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Alderman v. Baltimore & Ohio Ry. Co

    Brief Fact Summary. Plaintiff received a free pass to ride on Defendant railroad company’s train. During the ride, Plaintiff suffered personal injuries and later sued the Defendant for negligence based on the injuries sustained. Defendant moved for summary judgment on the grounds that Plaintiff had not shown a genuine issue as to whether Defendant engaged in willful or wanton conduct.

    Synopsis of Rule of Law. Upon a motion for summary judgment pursuant to Rule 56 of the Federal Rules of Procedure, the moving party must present admissible evidence that demonstrates that there is no factual issue in dispute. If such evidence is not rebutted by the non-moving party, the moving party is entitled to summary judgment.

    Facts. Alderman (Plaintiff) was a passenger on a train operated by Baltimore & Ohio Ry. Co. (Defendant). Plaintiff received a free pass from Defendant that stated she accepted the free pass on the condition that she released the company from all liability for personal injury or property damage. The train derailed during Plaintiff’s trip and Plaintiff sustained personal injuries. Plaintiff sued Defendant based on a theory of negligence, alleging that the derailment was caused by a crack in old tracks and that Defendant failed to replace the old tracks because the derailment was cheaper. Plaintiff then filed an amended complaint alleging Defendant engaged in willful and wanton conduct. Defendant moved for summary judgment.

    Issue. Based on the terms of Plaintiff’s free pass releasing Defendant from liability for any injuries sustained by Plaintiff, must Plaintiff prove that Defendant’s conduct was willful and wanton? Assuming that Plaintiff must prove Defendant engaged in willful and wanton conduct, has Defendant satisfied the standard for summary judgment in its favor on this issue?

    Held. Yes to both issues. Defendant’s motion for summary judgment sustained. Since there is no state case law, the court looks to the United States Supreme Court’s interpretation of a similar federal statute. Under federal law, a carrier can contract to absolve itself of liability for injury caused by its negligent behavior, but cannot absolve itself of liability for willful and wanton misconduct. Defendant presented affidavits that: (1) the derailment was caused by a crack in the rail, (2) the crack in the rail was not visible when it was inspected, (3) the kind of crack in the rail is prevalent in both new and old tracks, and (4) the rail was inspected the day before and the crack was not seen by the inspector. Plaintiff admitted these facts. Plaintiff argued that the rails were old, thus creating a reasonable probability that the rails would break. Furthermore, Plaintiff argued that Defendant would not replace these rails because having the train derail would be cheaper than replacing them. Plaintiff, however, has not demonstrated a material issue of fact as to whether Defendant engaged in willful or wanton conduct because Plaintiff has not shown that Defendant was conscious of the particular defect in the rail that injured Plaintiff.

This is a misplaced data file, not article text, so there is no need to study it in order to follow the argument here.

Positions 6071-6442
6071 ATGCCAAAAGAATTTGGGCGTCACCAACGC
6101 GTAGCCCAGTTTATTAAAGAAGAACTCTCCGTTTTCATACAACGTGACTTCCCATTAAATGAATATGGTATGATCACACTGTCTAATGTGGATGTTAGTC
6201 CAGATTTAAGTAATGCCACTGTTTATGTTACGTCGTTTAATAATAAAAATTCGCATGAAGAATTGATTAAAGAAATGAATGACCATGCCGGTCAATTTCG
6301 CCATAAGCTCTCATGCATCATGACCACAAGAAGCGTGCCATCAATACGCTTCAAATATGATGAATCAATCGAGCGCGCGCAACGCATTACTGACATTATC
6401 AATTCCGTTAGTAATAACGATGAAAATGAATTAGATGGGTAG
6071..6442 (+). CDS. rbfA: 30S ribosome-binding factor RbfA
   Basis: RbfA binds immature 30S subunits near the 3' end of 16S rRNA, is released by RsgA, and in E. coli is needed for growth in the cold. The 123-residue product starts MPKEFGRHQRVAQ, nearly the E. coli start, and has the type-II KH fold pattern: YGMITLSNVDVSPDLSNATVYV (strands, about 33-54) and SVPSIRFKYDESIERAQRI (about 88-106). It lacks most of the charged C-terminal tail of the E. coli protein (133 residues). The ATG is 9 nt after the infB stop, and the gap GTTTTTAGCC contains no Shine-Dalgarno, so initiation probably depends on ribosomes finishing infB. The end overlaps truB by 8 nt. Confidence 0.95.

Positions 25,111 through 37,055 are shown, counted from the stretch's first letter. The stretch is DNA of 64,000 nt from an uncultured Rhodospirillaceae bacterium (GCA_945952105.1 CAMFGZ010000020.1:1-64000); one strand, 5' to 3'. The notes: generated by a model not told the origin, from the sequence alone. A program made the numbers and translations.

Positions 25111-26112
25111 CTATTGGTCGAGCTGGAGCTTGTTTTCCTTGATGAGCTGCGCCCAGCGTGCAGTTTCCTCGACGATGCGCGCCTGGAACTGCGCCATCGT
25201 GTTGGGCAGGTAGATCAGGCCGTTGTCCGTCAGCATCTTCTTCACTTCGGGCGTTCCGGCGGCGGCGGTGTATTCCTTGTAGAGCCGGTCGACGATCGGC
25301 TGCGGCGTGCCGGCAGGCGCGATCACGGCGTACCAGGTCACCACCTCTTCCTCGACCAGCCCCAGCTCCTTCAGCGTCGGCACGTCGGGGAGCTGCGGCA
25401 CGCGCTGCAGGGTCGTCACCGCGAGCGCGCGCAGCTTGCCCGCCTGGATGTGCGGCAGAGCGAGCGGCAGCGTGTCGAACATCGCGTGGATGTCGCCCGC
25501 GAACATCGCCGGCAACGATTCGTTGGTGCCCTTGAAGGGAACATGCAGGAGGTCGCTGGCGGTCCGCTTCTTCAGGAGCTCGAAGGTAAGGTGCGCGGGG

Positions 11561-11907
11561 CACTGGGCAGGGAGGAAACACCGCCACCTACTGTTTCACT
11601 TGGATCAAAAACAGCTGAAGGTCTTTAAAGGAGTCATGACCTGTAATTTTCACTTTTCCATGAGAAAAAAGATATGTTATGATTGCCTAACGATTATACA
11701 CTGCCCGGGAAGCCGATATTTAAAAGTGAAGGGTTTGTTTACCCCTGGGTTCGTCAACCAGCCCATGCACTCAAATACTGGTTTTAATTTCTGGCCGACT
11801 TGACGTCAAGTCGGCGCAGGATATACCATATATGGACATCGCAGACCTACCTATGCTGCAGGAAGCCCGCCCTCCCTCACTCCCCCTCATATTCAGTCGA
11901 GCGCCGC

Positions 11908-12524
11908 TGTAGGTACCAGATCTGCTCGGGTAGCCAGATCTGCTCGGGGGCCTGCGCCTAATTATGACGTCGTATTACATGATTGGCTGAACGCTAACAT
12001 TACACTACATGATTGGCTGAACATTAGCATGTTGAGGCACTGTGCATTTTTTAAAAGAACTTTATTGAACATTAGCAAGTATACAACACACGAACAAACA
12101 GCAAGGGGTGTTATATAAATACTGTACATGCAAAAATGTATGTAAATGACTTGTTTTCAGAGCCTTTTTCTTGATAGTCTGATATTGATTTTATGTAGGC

Discussion. The court’s decision illustrates the burdens that the moving and non-moving parties face on a motion for summary judgment. The moving party must present evidence sufficient to show that no fact is disputed and they are entitled to judgment in their favor. If the moving party meets this burden, then the non-moving party must rebut this with evidence showing that there is a disputed fact to avoid summary judgment.


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